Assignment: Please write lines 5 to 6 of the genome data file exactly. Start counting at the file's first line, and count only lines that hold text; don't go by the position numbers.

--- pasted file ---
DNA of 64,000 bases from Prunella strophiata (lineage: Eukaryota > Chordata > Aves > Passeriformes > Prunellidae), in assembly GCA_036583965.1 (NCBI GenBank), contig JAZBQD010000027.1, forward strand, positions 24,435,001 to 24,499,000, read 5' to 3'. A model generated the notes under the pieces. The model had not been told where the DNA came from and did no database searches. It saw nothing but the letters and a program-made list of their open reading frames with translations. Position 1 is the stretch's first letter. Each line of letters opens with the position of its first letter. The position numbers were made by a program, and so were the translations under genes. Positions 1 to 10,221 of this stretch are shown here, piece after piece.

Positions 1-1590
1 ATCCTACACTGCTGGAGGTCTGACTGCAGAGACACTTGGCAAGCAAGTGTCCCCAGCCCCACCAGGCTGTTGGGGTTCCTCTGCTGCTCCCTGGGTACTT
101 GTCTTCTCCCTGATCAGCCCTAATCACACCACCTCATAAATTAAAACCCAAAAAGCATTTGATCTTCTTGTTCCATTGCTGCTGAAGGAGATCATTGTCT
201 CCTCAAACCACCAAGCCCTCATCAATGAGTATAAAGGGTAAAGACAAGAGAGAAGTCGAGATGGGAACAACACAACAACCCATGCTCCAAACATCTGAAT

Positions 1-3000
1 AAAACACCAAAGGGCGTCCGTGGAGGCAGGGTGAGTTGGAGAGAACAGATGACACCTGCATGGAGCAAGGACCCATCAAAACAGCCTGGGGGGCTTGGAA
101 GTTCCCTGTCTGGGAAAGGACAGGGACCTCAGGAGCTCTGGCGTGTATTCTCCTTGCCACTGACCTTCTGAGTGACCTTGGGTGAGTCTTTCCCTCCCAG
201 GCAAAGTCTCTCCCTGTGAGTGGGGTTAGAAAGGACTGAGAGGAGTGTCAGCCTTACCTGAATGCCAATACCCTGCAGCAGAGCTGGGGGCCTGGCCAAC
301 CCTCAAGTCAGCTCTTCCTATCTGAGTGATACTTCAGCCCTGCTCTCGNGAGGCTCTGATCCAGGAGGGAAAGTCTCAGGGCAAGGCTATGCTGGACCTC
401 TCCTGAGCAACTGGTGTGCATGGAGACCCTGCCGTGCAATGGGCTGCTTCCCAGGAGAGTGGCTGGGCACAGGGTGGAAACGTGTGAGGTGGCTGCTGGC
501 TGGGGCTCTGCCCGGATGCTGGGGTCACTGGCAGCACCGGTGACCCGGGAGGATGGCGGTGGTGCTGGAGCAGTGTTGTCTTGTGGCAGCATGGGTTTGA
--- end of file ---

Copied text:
201 CCTCAAACCACCAAGCCCTCATCAATGAGTATAAAGGGTAAAGACAAGAGAGAAGTCGAGATGGGAACAACACAACAACCCATGCTCCAAACATCTGAAT

Positions 1-3000